Finkel Review is not about forecasts, it is about making informed choices
by Tony Wood
Published by the Australian Financial Review, Saturday 17 June
The Finkel Review delivered an energy system blueprint with a clear objective: secure and reliable electricity, at the lowest cost, while Australia moves to a lower emissions future. Regrettably, the current political debate seems more likely to deliver the opposite outcome: less secure and reliable electricity, at higher cost.
There is justifiable concern about electricity prices, security of supply, and the future of the coal-fired power stations that have underpinned our energy system for decades.
The economic modelling of the Finkel Review provides forecasts of what might change under various assumptions. Unfortunately, the debate over the Review’s recommendations has focused on the forecasts rather than the substance of what drives investment, prices and emissions. Such debate does little more than support the view of JK Galbraith, who famously said that “The only function of economic forecasting is to make astrology look respectable.”
We need to come back to the objective. It is neither to eliminate coal nor to save it. It informs decision makers. What’s needed is policy based on hard-headed thinking that provides a credible, stable investment environment. Such policy will deliver effective, efficient outcomes. The future for coal, gas, wind or solar, while important to their loyal fans, will rightly be determined by how well they contribute to those outcomes. The market share is simply irrelevant to delivering affordable and reliable electricity.
Hard-headed policy thinking requires working with what we know and dealing with what is uncertain.
First, we have the global commitment to tackle climate change via the Paris Agreement. Whether Australia treats its commitment as an aspiration or an obligation is important. But there are other forces at play that are more important right now. Energy and resources companies around the world are now factoring carbon prices, $40 per tonne and more, into their decision-making. These heavyweight companies are the ones putting pressure on President Trump and Prime Minister Turnbull to provide effective policy settings on climate change.
Second, the cost of electricity is increasing. In Australia, “old coal” delivered electricity at about $40 per megawatt hour for many years. But those plants are retiring and the cost of power from new coal plants, even the most efficient, is closer to $80 per megawatt hour. Gas-fired power, even if domestic gas prices move down closer to export parity, will cost $90-100 per megawatt hour. Wind and solar, when available, can deliver power below these levels, but the cost of balancing their intermittency pushes prices back up. Wishing a return to the costs of last century is futile. And returning to public ownership will not change these numbers.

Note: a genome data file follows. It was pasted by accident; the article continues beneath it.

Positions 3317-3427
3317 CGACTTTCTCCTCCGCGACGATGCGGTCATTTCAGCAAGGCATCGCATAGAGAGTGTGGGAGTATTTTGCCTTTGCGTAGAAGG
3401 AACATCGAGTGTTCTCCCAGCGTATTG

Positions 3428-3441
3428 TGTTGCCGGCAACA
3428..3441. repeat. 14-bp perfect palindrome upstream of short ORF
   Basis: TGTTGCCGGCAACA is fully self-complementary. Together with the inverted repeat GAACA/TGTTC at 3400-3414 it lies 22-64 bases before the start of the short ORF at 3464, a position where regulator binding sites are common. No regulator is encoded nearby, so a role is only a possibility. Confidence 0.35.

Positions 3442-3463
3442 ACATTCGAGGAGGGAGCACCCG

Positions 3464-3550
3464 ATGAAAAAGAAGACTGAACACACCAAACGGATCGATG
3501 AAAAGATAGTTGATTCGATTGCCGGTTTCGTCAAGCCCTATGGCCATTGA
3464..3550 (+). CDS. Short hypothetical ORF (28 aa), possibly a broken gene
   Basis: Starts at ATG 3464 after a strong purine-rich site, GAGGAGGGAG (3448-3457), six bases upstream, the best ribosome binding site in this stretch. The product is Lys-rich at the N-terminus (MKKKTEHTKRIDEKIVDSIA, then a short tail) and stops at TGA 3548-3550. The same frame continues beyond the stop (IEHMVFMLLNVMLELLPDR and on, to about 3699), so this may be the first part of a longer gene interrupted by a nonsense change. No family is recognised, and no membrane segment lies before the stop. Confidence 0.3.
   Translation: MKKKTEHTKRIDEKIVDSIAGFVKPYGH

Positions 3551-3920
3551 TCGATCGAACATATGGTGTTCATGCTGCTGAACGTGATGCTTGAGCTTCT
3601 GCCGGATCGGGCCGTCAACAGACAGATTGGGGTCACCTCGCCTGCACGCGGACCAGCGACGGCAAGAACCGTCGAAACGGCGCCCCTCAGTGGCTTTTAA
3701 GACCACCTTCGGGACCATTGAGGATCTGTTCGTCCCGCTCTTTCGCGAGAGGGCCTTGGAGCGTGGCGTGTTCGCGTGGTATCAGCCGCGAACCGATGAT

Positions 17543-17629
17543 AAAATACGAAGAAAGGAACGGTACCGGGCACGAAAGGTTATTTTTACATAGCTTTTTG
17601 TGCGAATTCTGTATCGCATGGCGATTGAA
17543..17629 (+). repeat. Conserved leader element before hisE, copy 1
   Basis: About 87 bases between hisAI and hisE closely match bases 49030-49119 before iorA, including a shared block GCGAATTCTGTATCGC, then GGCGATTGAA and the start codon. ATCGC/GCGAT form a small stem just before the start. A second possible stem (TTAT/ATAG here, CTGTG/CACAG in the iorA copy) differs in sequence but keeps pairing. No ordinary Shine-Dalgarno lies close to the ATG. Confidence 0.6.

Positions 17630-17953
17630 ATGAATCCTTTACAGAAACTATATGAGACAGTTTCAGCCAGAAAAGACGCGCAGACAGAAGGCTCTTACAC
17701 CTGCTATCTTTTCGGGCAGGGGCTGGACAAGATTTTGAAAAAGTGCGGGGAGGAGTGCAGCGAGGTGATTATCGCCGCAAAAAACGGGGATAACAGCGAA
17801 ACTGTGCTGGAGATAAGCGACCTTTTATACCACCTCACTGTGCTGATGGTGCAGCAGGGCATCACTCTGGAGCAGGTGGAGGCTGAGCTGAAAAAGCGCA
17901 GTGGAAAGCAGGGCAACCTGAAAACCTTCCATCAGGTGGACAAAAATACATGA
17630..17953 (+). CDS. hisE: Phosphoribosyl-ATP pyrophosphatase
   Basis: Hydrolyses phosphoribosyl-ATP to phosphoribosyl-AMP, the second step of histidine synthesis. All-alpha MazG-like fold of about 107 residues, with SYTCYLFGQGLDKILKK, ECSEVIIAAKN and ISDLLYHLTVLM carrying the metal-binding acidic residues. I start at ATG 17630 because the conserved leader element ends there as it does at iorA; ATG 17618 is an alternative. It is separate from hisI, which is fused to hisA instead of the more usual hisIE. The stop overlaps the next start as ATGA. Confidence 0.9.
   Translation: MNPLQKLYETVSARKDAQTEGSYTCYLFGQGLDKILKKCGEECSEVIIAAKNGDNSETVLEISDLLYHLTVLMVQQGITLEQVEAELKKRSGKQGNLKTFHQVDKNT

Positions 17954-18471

Alan Finkel’s blueprint does not claim that electricity prices will return to where they have been prior to his report. It recognises that prices are increasing. It shows a disparity in prices given certain outcomes. And it points out that future price increases will be higher if investors face continued policy uncertainty. Uncertainty means risk and risk means cost, regardless of whether the investment is in solar, batteries or the latest, high-efficiency coal plants. The 2017 reality is that these risks will remain, and may increase if Australia abandoned its Paris commitments.
Governments can deal with uncertainty in the electricity sector by underwriting investments with power-purchase agreements. The ACT government has used this approach to deliver renewable energy. The UK government has used a similar approach to support a new nuclear plant. But the risk of high, uncompetitive prices is shifted from today’s investors to tomorrow’s consumers.
Finkel’s Clean Energy Target model can deliver the objective as well or better than the alternatives, and it is flexible. For example, the setting of the threshold below which cleaner technologies can generate credits is effectively irrelevant to the objective. A higher threshold than modelled by Finkel would allow cleaner coal plants to generate credits – a reasonable and sensible compromise.
Australia has a history of getting policy wrong when it’s based on forecasting. We should use forecasts and models to test our decisions, but we should never make decisions (policy or investment) that depend on the accuracy of a forecast.
In 2017, Australia needs to deal with higher electricity prices and future uncertainties. Of one thing we can be certain: neither nostalgia nor astrology provides a sound basis for our decision-making.